14.7.2020

Yarauvi, The Dead Sea, Jordan

Yarauvi is a place where any person—regardless of nationality, race, religion, age or affluence—can be laid to rest. By choosing this site as a final resting place, any citizen of the world can contribute to a growing monument to tolerance, reconciliation, and unity.

Death and humans’ response to it have long held the power to bind cultures together and create places that transcend time and custom. Our collective respect for the dead and where they are laid to rest reaches across cultures like few other human experiences. It is the commonality of this reverence that guides the creation of Yarauvi, a necropolis at the center of the Dead Sea.

Families will bid farewell to their loved ones from a dock at the southern banks of the Dead Sea. From there, the dead, accompanied by a few mourners, will be transported to Yarauvi by boat. The boat enters the necropolis at its base and travels through a ceremonial unicursal labyrinth that leads to the center point of the necropolis, where the dead are lifted to the space above. The accompanying mourners will also enter the necropolis this one time, during the interment of their loved ones. The necropolis is a parabolic structure of concentric rings supported on a raft-like armature below the water line, which allows it to float in the buoyant salty waters of the Dead Sea. Inside, the necropolis is a bowl-shaped space open to the sky. Individual sarcophagi will progressively fill the stepped structure, laid out in a concentric configuration facing one another.

Questions and Answers

•Where did the idea for Yarauvi come from?
Yarauvi was conceived by Juan Miró during his graduate studies with professor Michael Sorkin at Yale (Sorkin passed away from COVID in March), and has been further developed during Juan’s professional practice at Miró Rivera Architects in Austin, Texas. The project is the result of several lines of investigation: The complex and powerful relationship between Nature and the manmade throughout history, the circle as a universal building typology, and Death as the most common human experience. It is also a manifesto advocating for a renewed idealism—an idealism understood as the quality of believing that ideals should be pursued.

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•Why is Yarauvi relevant right now?
As the world grapples with the staggering death toll of COVID-19, Yarauvi is a timely reminder that death is a part of humanity that architecture should embrace rather than avoid. At the same time, the message of tolerance and reconciliation that Yarauvi represents is critical as the world seeks to take action in the face of widespread, systemic injustice and inequality. There are few things more universal than death; it affects every human being on earth regardless of race, creed, gender, identity, or status.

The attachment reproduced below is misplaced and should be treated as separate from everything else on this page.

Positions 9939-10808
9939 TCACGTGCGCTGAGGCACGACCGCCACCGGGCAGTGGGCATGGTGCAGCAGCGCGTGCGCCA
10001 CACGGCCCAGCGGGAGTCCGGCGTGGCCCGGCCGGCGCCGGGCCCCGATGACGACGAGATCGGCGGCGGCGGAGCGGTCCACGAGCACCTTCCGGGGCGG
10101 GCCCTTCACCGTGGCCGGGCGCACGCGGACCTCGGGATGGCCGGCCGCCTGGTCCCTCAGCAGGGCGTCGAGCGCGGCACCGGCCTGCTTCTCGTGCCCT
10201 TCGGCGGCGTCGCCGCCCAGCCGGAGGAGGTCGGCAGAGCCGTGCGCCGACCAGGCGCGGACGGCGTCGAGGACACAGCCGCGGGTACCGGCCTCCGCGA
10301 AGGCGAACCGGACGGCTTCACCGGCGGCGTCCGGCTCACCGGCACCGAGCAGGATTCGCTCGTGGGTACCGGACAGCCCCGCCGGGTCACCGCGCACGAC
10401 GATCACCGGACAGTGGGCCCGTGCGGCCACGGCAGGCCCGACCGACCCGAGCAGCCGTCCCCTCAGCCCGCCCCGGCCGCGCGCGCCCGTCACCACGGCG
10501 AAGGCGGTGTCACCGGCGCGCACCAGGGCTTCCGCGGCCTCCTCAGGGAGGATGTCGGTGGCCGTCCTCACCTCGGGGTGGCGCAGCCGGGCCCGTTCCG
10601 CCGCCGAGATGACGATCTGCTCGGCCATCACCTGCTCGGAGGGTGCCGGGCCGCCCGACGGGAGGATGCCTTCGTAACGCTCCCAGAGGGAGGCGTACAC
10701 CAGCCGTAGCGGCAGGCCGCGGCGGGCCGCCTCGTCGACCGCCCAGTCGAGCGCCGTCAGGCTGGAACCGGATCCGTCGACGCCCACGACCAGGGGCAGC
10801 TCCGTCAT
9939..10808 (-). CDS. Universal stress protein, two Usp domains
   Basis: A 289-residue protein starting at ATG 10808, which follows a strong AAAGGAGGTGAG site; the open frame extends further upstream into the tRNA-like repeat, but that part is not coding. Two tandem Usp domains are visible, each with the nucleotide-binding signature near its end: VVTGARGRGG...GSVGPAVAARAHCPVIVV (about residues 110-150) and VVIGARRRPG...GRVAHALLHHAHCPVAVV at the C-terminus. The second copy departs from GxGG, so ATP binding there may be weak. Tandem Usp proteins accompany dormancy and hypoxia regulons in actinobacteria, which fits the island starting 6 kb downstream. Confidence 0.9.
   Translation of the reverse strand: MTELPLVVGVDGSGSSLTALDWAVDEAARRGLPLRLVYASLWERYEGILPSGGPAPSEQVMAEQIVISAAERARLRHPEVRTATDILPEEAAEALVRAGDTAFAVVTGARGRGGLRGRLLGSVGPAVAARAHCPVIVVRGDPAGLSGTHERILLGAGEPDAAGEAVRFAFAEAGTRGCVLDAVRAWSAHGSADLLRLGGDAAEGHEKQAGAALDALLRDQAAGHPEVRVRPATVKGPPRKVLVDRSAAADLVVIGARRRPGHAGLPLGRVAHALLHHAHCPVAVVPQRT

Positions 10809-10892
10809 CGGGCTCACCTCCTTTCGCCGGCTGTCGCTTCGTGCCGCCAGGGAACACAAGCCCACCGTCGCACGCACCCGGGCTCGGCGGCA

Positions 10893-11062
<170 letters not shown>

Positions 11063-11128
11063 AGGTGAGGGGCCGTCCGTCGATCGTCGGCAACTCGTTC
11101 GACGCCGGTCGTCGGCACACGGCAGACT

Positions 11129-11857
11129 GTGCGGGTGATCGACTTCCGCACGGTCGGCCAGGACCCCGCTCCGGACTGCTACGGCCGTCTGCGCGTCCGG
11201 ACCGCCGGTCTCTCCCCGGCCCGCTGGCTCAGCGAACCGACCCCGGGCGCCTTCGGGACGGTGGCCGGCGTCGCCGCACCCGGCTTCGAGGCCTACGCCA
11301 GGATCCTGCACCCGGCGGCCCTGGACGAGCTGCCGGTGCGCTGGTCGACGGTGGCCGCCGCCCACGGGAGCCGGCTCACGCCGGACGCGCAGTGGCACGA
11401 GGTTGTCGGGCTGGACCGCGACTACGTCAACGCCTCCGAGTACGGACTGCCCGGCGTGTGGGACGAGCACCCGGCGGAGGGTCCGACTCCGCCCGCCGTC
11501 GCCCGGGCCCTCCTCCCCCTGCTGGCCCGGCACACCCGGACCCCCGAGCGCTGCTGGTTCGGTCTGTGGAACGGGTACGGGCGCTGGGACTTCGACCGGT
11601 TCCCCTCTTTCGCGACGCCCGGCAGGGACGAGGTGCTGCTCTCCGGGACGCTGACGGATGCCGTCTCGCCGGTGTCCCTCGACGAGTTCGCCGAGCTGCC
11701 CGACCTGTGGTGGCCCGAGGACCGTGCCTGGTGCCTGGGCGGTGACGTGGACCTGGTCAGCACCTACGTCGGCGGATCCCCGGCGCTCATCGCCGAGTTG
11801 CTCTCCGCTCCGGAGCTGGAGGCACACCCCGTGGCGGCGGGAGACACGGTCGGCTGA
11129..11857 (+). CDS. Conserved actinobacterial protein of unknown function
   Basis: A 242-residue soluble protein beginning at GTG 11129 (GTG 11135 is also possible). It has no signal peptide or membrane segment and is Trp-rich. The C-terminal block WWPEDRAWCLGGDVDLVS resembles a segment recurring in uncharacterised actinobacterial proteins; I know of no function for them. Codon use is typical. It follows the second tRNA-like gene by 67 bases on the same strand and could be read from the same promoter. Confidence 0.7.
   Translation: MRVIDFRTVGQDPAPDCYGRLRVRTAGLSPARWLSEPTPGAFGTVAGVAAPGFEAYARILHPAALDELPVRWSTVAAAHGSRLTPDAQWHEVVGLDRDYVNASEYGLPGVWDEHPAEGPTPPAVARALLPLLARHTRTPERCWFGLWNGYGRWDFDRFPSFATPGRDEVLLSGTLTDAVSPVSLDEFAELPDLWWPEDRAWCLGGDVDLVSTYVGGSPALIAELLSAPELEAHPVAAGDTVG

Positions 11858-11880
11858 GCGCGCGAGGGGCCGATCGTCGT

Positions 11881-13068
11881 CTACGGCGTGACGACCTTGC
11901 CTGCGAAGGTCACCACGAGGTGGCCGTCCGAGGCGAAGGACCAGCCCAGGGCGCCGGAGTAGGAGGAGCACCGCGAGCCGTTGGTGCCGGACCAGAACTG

•What problem or issue does Yarauvi address?
Yarauvi addresses the need to create new avenues to promote tolerance and reconciliation. Yarauvi offers the opportunity for conscientious world citizens to have their voices heard and counted as they individually contribute to a collective statement against intolerance and divisiveness.

This intolerance is most often caused by a hyper focus on our cultural and geographic differences. Yarauvi reminds us instead of our commonalities by providing a common resting place for all cultures with a unifying narrative.

Not only does Yarauvi offer individuals the ability to voice their support for these ideals, but it offers a physical manifestation of those voices. As those voices grow in number, the monument grows in size giving testament to the world of our society’s increasing commitment to the principles of tolerance and reconciliation.

•Who would benefit from a concept like this, and how?
Yarauvi would become a growing symbol of society’s commitment to tolerance and reconciliation.

Individuals would benefit from the capacity that Yarauvi would have to give a voice to their commitment to reconciliation and tolerance. In a world where there is a growing dissatisfaction that the beliefs of one common person are not measurable or effective, Yarauvi offers the opportunity for that voice to be added to others in a physical and unforgettable way.

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Society also benefits from this collection of like-minded citizens making the statement that it is time to break with our habit of letting our differences define us. Instead these individuals collectively point a way forward towards a world defined by tolerance and reconciliation.

By following the example of the dead, the living can enjoy a world that is less fearful, less hostile, and more united.

•Is Yarauvi a real project?
No, there is no client and there is no expectation that the project will ever be built. Yarauvi is simply a result of exploring the concept of how architecture might embody ideas about death, tolerance, and reconciliation.

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